Principal Investigator (PI and Lead Institution)
Dr. Conner Mullally, University of Florida
Co-PI and Collaborator Institutions
In Nepal, goats are an essential source of income and animal-source foods and nearly every rural Nepali household owns at least a small quantity of goats. Recently, rising urban incomes have translated into higher demand for goat meat but a poorly functioning value chain and limited access to animal feed have left poor smallholders, most of whom are women, unable to benefit. Specific constraints include lack of year-round access to nutritious feed, scarce extension and veterinary services, and poorly functioning output markets, including weak bargaining power and a lack of communication infrastructure. The objectives of the project are to: (1) Increase feed and forage production through preservation, improved varieties, and access to other forage resources for improved livestock productivity; (2) Increase access to markets of meat goats for smallholders in order to improve household income, nutrition, and food security; and (3) Increase the percentage of female Community Animal Health Workers (CAHWs) for improved livestock productivity and reduction of animal disease. To address these objectives, the project designs, implements, and rigorously evaluates three interventions to improve goat value chain functionality in rural Nepal. These include:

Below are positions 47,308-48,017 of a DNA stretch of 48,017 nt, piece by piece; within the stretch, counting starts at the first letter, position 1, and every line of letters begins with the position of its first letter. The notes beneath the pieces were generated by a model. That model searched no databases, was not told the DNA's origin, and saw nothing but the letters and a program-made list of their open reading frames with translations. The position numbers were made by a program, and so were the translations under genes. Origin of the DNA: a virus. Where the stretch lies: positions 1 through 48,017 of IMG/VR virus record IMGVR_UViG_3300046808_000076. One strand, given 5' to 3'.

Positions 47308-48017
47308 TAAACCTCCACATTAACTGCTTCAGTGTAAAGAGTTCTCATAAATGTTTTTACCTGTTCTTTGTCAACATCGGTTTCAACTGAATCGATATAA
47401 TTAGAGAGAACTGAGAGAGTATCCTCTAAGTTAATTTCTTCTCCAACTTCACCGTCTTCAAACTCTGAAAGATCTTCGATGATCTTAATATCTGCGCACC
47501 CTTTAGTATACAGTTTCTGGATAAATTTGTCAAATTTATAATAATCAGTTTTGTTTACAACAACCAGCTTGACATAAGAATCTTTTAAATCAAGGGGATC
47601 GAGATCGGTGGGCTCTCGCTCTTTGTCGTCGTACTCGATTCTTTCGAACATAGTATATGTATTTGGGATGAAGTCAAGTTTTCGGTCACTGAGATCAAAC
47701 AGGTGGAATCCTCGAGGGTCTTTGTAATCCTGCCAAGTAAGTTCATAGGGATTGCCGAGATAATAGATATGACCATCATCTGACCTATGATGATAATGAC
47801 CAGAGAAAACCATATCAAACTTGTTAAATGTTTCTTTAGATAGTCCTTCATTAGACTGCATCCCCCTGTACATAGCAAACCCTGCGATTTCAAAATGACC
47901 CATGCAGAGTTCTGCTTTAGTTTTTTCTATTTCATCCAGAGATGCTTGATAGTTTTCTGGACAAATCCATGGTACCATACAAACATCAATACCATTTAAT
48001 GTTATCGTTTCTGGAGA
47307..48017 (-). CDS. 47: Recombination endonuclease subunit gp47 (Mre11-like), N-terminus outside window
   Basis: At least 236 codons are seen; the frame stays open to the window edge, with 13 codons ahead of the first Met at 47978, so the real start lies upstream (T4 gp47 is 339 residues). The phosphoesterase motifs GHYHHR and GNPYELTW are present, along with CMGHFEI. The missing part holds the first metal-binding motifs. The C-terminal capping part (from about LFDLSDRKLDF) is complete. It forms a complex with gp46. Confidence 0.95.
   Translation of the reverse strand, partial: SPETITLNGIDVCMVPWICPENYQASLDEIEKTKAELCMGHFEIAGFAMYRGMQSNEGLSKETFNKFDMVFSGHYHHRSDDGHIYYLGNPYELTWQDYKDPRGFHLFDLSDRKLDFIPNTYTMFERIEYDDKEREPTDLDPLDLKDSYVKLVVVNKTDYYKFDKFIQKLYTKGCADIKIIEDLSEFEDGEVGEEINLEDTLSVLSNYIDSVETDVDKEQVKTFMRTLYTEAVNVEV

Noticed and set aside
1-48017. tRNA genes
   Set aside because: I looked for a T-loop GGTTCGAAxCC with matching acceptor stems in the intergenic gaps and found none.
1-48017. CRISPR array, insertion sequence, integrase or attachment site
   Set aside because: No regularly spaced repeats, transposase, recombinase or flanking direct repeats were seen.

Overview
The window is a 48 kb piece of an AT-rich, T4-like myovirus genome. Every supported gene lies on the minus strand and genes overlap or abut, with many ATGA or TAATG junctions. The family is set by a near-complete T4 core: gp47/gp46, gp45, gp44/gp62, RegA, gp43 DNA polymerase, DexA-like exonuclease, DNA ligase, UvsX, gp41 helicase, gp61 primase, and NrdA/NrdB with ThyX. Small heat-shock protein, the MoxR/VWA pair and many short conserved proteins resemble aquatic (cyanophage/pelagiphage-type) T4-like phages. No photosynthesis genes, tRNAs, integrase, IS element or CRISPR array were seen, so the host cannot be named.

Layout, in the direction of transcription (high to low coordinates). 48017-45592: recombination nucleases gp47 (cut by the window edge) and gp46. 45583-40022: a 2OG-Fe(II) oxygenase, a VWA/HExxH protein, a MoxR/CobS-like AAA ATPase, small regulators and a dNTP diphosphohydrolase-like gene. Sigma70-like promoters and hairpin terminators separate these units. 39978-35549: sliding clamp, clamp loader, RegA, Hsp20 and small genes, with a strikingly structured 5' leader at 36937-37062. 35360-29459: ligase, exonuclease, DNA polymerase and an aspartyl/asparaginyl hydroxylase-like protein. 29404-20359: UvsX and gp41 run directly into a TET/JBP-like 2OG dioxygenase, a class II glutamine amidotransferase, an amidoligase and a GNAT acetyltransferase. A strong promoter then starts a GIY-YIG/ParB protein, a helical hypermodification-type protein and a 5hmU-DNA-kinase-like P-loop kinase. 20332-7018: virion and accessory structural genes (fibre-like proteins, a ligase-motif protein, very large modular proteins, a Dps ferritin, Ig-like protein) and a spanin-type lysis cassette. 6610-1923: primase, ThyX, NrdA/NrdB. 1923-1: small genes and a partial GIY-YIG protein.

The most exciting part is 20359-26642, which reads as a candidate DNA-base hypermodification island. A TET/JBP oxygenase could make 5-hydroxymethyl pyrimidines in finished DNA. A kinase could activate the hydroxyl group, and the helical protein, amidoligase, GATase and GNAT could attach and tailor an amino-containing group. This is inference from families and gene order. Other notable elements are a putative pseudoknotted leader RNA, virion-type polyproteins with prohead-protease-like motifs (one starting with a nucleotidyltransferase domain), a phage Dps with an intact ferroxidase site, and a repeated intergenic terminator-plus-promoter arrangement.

The communication interventions will be evaluated using a randomized control trial spanning 109 Village Development Committees in 27 districts, including eight in the Feed the Future Zones of Influence (ZOIs).
Feed the Future Innovation Lab for Livestock Systems
This website is made possible by the generous support of the American people through the United States Agency for International Development (USAID) and it Feed the Future Innovation Lab for Livestock Systems managed by the University of Florida and the International Livestock Research Institute. The contents are the responsibility of the Feed the Future Innovation Lab for Livestock systems and do not necessarily reflect the views of USAID or the United States Government.